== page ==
8. Edward Boyhan Says:

    All of the example I mentioned have not-infringing copyright verbiage in their terms and conditions or EULAs. Amazon already lets you do this with K4PC. i own many devices, making backups of copyrighted material is long-settled law going back to the early days of copy protection of software (when software’s only protection was copyright). The courts have long held that if I buy something, and download it to a device, I have the right to back it up to as many other devices that I own in keeping with “MY” own sense of what is necessary and prudent. I don’t see any difference here.

    I rather seriously doubt that Amazon (other than putting in place similar verbiage to everyone else) is going to spend an awful lot of time looking at how I use my particular patch of their cloud. They don’t look at any of the stuff I email them via “Send to Kindle” for conversion (almost all of which is copyrighted material).

    The courts have held that intent matters. If I put a bunch of mp3’s on MS Skydrive with the “intent” to share same with my friends that’s one thing, but if I’m using Skydrive as an extension of my personal storage that’s another (and permitted). Further the burden is on the rights holder to prove “bad” intent.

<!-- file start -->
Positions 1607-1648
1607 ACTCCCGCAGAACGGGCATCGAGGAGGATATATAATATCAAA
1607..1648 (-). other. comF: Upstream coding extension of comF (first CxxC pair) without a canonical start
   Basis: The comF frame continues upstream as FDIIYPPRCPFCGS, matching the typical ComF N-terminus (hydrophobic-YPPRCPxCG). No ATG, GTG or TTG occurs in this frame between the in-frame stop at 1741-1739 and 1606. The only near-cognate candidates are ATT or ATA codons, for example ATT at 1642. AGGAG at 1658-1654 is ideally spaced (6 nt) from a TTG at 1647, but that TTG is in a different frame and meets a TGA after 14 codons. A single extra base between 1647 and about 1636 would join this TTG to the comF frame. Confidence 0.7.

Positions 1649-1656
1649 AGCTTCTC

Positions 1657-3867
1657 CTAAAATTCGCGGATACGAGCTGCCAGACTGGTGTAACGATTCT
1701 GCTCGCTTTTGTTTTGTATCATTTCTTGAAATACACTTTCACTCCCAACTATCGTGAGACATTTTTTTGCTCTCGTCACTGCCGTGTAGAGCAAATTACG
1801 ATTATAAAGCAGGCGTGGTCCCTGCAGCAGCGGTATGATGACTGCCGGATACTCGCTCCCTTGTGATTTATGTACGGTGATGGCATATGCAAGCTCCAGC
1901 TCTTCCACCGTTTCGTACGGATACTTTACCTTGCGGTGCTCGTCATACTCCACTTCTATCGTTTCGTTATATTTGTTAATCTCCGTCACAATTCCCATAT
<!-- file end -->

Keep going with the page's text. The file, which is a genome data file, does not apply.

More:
• bufocalvin Says:

      Thanks for writing, Edward!

      Yes, they do have that sort of verbiage…that’s why I was surprised not to see it prominently with this.

      You making copies for yourself in your home is unlikely to be challenged, as you say.

      A commercial entities making copies for you and distributing? That’s something different….and that’s what the new implementation of the Cloud Drive does.

      Very often, when you go into a copy shop (they still exist), you’ll see language telling you not to copy copyrighted material. If the shop makes the machines available for non-infringing copying of personal material, no problem. If they make it available for infringing use, that’s a problem. They aren’t required to review every item and do a copyright search to prove what the person is doing is legal…they need to do due diligence.